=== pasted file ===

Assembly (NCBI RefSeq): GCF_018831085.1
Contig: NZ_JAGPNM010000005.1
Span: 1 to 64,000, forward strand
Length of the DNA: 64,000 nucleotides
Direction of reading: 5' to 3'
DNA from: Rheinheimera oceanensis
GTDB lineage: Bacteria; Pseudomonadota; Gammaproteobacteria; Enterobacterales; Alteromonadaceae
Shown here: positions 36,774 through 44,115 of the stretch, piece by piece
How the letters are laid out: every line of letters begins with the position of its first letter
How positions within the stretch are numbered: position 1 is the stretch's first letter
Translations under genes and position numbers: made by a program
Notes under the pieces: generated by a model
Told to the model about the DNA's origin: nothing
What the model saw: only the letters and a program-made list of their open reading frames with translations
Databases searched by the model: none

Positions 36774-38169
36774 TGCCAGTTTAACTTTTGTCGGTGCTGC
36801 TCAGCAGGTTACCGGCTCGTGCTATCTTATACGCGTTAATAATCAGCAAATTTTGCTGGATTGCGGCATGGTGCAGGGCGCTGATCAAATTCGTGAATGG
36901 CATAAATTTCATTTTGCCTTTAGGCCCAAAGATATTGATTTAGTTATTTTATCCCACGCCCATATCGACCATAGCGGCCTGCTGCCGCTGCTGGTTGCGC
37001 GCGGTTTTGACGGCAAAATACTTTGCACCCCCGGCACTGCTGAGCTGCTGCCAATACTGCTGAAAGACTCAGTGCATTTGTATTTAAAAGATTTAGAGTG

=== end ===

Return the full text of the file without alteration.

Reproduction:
Assembly (NCBI RefSeq): GCF_018831085.1
Contig: NZ_JAGPNM010000005.1
Span: 1 to 64,000, forward strand
Length of the DNA: 64,000 nucleotides
Direction of reading: 5' to 3'
DNA from: Rheinheimera oceanensis
GTDB lineage: Bacteria; Pseudomonadota; Gammaproteobacteria; Enterobacterales; Alteromonadaceae
Shown here: positions 36,774 through 44,115 of the stretch, piece by piece
How the letters are laid out: every line of letters begins with the position of its first letter
How positions within the stretch are numbered: position 1 is the stretch's first letter
Translations under genes and position numbers: made by a program
Notes under the pieces: generated by a model
Told to the model about the DNA's origin: nothing
What the model saw: only the letters and a program-made list of their open reading frames with translations
Databases searched by the model: none

Positions 36774-38169
36774 TGCCAGTTTAACTTTTGTCGGTGCTGC
36801 TCAGCAGGTTACCGGCTCGTGCTATCTTATACGCGTTAATAATCAGCAAATTTTGCTGGATTGCGGCATGGTGCAGGGCGCTGATCAAATTCGTGAATGG
36901 CATAAATTTCATTTTGCCTTTAGGCCCAAAGATATTGATTTAGTTATTTTATCCCACGCCCATATCGACCATAGCGGCCTGCTGCCGCTGCTGGTTGCGC
37001 GCGGTTTTGACGGCAAAATACTTTGCACCCCCGGCACTGCTGAGCTGCTGCCAATACTGCTGAAAGACTCAGTGCATTTGTATTTAAAAGATTTAGAGTG